Despite all this, the resistance has managed to grow past the 100,000-member mark.
“There are groups in other regions of the country, but the indigenous resistance, through its history, in its permanency, has been through CRIC,” said Otero.
The Liberation of Mother Earth
Dubbed the “Liberation of the Mother Earth,” their movement seeks to reclaim the once-fertile land that has been usurped by either private landowners or guerrillas whom they claim have set up illegal sugarcane and cocaine plantations. Taking back the land is a way of defending it and of asserting their traditional way of life.
“It’s a simple but profound concept,” explained Acosta. “Indigenous peoples are reclaiming our right to identity and self-determination based on being nations of Mother Earth.”
The latest round of occupations began last December in two large farms in the municipality of Corinto, according to an article on the CRIC website. The objective is to end up occupying four of the large farms in the area which make up about 2,000 hectares. These are very large lands that often belong to one or two owners, most of whom live outside of Colombia and put up their farms for rent, said Otero.
Occupying the lands was not always the first choice. What the indigenous community continues to demand is that the lands be sold to the government so that they may then be given back to the various native groups with claims. But since asking nicely hasn’t proven fruitful, they’ve turned up the heat.
“Occupation is one of the methods of pressuring both the government and the so-called landowners,” explained Otero. “We don’t know how long people will stay, but if they’ve already begun planting corn and maize. They’re probably planning to stay a long while.”
Other tactics have included blockading the Panamerican highway – a 50,000 km system of roads connecting the entire South-American continent. Though some government officials and wealthy landowners have responded with hostility by making derogatory remarks about indigenous people, civil society has shown itself mostly supportive, said Otero.
Canada’s CCFTA is only another link in a long chain of interventions. Various reports have documented and denounced the role of Canada’s government in reshaping other country’s mining laws over the years.
Mining Watch Canada, for instance, reported that the Canadian International Development Agency financed a technical assistance project in the 1990s. It effectively “dismantled the state mining company, criminalized the artisan and small-scale mining sector, subordinated local land use plans to mining interests, and limited the role of environmental authorities.”
Over the years, Canadian companies have also come under fire. In February of last year, Cosigo Resources Ltd., a Vancouver-based gold mining company, was facing bribery allegations in Colombia. It was claimed that, in order to set up their drilling operations, the company tried to bribe indigenous communities that resisted their attempts to eliminate a nature reserve on the Yaigoje Apaporis National Park, in Taraira.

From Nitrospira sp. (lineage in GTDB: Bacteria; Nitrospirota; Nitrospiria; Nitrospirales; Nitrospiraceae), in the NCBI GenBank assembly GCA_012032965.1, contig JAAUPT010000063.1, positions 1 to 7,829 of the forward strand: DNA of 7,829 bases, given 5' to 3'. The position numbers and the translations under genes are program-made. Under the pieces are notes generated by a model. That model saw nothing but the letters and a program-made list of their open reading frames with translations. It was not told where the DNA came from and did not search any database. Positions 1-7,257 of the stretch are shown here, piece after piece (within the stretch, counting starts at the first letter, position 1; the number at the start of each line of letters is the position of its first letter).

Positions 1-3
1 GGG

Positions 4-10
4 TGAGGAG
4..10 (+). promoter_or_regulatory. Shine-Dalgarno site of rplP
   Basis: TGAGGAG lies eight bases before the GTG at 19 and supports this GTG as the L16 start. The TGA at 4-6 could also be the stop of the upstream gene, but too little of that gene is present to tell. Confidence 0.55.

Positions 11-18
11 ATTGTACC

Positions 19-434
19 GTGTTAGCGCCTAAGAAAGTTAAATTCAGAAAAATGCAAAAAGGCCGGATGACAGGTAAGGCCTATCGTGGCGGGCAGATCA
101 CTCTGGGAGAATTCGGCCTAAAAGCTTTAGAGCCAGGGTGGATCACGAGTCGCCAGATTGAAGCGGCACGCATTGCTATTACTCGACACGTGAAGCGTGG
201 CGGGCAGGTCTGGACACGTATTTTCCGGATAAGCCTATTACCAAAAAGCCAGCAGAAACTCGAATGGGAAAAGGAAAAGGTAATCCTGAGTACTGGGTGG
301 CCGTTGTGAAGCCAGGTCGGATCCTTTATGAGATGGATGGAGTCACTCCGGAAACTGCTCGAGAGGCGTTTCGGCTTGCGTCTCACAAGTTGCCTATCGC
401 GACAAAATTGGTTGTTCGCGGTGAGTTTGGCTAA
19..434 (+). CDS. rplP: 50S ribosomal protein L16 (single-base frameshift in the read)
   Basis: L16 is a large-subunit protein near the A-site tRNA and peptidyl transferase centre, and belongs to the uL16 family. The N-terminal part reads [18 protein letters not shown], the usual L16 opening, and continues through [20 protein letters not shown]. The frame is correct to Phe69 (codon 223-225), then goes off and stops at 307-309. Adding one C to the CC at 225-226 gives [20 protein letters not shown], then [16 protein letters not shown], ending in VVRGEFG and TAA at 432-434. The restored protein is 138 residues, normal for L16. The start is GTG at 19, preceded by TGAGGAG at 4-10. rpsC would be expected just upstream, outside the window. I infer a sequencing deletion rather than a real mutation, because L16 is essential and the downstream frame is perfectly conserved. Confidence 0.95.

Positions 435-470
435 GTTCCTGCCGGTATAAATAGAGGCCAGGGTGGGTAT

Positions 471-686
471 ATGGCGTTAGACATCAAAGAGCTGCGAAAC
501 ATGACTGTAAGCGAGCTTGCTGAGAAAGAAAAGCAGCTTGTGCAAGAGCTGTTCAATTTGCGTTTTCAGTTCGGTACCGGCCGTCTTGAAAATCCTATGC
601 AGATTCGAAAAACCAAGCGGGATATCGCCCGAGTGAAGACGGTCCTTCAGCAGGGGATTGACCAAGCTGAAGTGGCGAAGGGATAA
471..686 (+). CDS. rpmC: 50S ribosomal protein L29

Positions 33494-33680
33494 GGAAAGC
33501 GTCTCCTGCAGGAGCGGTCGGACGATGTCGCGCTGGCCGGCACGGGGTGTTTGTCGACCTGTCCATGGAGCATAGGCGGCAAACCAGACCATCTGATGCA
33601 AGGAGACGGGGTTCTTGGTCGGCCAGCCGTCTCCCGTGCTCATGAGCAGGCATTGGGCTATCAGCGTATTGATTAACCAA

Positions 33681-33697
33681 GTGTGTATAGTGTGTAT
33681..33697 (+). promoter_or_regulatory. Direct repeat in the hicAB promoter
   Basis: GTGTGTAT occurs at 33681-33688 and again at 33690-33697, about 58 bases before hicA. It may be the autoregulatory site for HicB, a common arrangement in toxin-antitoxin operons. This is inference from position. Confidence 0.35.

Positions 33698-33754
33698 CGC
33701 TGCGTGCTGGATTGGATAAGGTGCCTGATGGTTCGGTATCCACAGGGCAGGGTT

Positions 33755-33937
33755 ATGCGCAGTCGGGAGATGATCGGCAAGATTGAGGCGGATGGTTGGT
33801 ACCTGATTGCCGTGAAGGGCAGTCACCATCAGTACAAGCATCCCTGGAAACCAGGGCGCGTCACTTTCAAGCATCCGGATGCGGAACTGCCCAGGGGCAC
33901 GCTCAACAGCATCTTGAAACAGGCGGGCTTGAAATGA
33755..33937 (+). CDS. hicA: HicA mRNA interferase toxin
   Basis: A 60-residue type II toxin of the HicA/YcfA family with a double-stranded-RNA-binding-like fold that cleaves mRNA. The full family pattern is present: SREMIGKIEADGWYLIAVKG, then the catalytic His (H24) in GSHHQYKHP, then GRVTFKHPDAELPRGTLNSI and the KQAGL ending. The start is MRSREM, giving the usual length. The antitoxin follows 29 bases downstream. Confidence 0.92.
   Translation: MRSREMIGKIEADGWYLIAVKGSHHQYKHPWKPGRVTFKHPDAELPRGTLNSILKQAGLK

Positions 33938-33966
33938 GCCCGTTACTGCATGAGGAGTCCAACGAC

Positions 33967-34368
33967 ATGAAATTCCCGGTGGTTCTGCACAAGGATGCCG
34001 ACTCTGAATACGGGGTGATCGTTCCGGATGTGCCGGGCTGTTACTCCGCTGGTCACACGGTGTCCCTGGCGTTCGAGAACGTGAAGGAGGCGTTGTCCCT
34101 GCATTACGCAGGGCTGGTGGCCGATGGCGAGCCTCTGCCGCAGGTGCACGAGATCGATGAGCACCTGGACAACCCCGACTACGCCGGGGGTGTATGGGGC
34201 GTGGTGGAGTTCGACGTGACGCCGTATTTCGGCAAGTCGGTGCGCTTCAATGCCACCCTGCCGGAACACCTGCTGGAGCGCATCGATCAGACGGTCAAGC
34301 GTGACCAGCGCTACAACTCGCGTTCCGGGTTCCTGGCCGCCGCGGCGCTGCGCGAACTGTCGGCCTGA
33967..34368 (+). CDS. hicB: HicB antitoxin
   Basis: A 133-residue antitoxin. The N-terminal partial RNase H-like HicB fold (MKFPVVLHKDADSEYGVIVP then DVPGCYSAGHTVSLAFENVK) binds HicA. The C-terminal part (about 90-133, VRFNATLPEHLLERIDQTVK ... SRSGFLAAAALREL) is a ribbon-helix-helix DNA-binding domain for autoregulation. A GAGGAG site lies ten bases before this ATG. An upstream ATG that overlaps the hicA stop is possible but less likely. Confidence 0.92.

But Andres M. Rendle, Southamerican operations director, laughed and denied the allegations in a phone interview. He claimed they had stopped all operations once the Colombian ministry for the environment told them the area was off-limits as a national park.
“But then half of the indigenous communities came to us asking why we’re not working in that zone,” he said. “They said, ‘We don’t care that they put a park there, we want to work!’”
Rendle, whose company profile says he has a “military and corporate security background,” said they ended up hiring many of them as tour-guides for $25-a-day. He claimed this is what was “misinterpreted” as bribes, and insisted the matter has been put to rest.
Otero, the Colombian journalist, said it’s well-known among indigenous communities that private sugarcane plantation owners and even some “big multinationals” pay “taxes” to paramilitary groups in return of “protection.”
“It means a social cleansing. Getting rid of indigenous people getting in their way,” he said, though he clarified he had not heard of anything like that regarding Cosigo Resources.
Still, many reports have linked other Canadian multinationals with environmental destruction, militarization and human rights violations over the years. It’s also been well documented in several Amnesty International reports, among other organizations.
Otero urged the public to pay close attention to the situation in Colombia and to ask our governments to stop turning a blind eye to their plight.
“We have survived, resisted and cared for mother earth for the benefit of humanity,” he said. “Please help us by asking the government to respect the rights of indigenous people and to honour the agreements that have been made so that our communities can live in peace.”